First published in the Feb. 19, 2022, print issue of the Burbank Leader.
The city of Burbank moved toward streamlining regulations for single-family home construction, but will not make a final decision until it holds a community meeting on the subject.
The City Council agreed Tuesday to introduce an ordinance implementing a set of code changes local officials said would make it easier for residents to make changes or additions to their houses. And, after receiving many calls from community members who expressed concern that the adjustments would allow neighbors to build towering homes, the panel also directed officials to hold an informational meeting this month to explain the details of the proposal to residents.
Among the potential changes is the removal of the Single-Family Special Development Permit requirement, increasing the maximum possible height of buildings by 2 feet and clarifying certain portions of the construction rules. Officials from Burbank’s Community Development Department have said the changes will result in objective standards that will shorten the review process for home remodels — which they said takes twice as long as it should — while making the requirements applicable for single-family homes of all sizes.
But some residents have opposed the proposal, fearing it will weaken restrictions the city implemented in 2017 in response to complaints of oversized houses. Several also said they felt there hadn’t been enough information disseminated about the potential changes.
While City Council members indicated sympathy for residents, contractors and realtors who urged them to adopt the adjustments — with some saying they’ve waited years to expand homes by a few hundred square feet — they acknowledged that community members need more information on the proposal.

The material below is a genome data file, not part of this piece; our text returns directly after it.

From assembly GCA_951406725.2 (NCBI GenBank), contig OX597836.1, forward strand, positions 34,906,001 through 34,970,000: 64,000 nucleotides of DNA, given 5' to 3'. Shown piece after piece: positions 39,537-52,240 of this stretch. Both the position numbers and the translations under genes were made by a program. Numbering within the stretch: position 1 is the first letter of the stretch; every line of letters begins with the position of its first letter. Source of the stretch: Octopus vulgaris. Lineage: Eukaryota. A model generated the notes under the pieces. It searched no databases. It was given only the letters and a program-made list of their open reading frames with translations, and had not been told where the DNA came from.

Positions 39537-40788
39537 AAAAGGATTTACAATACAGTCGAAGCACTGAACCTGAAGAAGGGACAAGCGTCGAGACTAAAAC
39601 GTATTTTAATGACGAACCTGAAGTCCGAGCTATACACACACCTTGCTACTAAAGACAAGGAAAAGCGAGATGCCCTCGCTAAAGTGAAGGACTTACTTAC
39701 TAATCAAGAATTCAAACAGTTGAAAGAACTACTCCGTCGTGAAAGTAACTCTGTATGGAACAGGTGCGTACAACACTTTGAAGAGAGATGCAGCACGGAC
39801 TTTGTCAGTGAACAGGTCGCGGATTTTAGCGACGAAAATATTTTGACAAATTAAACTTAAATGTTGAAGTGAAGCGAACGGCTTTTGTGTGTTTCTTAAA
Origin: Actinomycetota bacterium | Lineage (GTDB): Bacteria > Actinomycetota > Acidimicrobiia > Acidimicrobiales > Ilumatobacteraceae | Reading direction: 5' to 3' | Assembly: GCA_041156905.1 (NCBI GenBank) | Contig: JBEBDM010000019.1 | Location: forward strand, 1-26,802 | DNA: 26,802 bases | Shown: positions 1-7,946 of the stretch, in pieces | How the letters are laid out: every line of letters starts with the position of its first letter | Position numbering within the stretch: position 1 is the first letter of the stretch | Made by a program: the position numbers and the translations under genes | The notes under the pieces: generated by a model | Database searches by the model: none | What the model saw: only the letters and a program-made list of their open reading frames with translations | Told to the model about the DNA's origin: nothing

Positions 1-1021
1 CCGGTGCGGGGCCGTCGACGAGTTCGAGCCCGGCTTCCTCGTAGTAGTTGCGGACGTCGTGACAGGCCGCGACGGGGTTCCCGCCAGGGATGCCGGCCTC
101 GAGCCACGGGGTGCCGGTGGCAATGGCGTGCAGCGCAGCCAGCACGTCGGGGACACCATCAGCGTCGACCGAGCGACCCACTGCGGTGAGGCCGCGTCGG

“I support the [amendments] … but there’s so much misinformation out there, and our public is so confused,” said Councilwoman Sharon Springer.
The community meeting is slated for Feb. 28, with the City Council expected to vote on whether to adopt the changes during its March 15 meeting. The City Council held a public hearing on
The topic at last week’s meeting but delayed its initial decision because of the absence of Councilman Bob Frutos.
Council members also said they didn’t want to stall the item any longer than necessary, noting that some residents are still waiting to receive the necessary clearances from CDD. If the council adopts the ordinance in March, it wouldn’t go into effect until a month later.
While the bulk of public comment on the issue occurred at last week’s meeting, some community members did address the City Council on Tuesday to express their support or opposition to the proposal. Resident Simon Hammel alleged the allowable height increase would allow residents to look into their neighbors’ yards and asked the panel to hold more meetings before making a decision.
Another resident, Caroline James, said she’s been waiting 26 months to receive a permit to add 525 square feet to her home. In that time, she added, the cost of the project has risen out of reach.
“Can you please tell homeowners in Burbank how this process is fair?” James said. “This has gone on long enough and it’s the homeowners here in Burbank who are suffering the most.”
Councilman Nick Schultz recommended that the council introduce the ordinance approving the changes, but delay making a final decision on the matter until after the community meeting. His colleagues agreed, with some indicating that they’ll support the ordinance when it returns for a vote.
“I went through those two or three years of making the perfect policy that we developed [in 2017], and now we know that it’s not perfect,” said Mayor Jess Talamantes. “The people that are working with this, our staff, is saying it’s not working. Our residents are saying it’s not working.”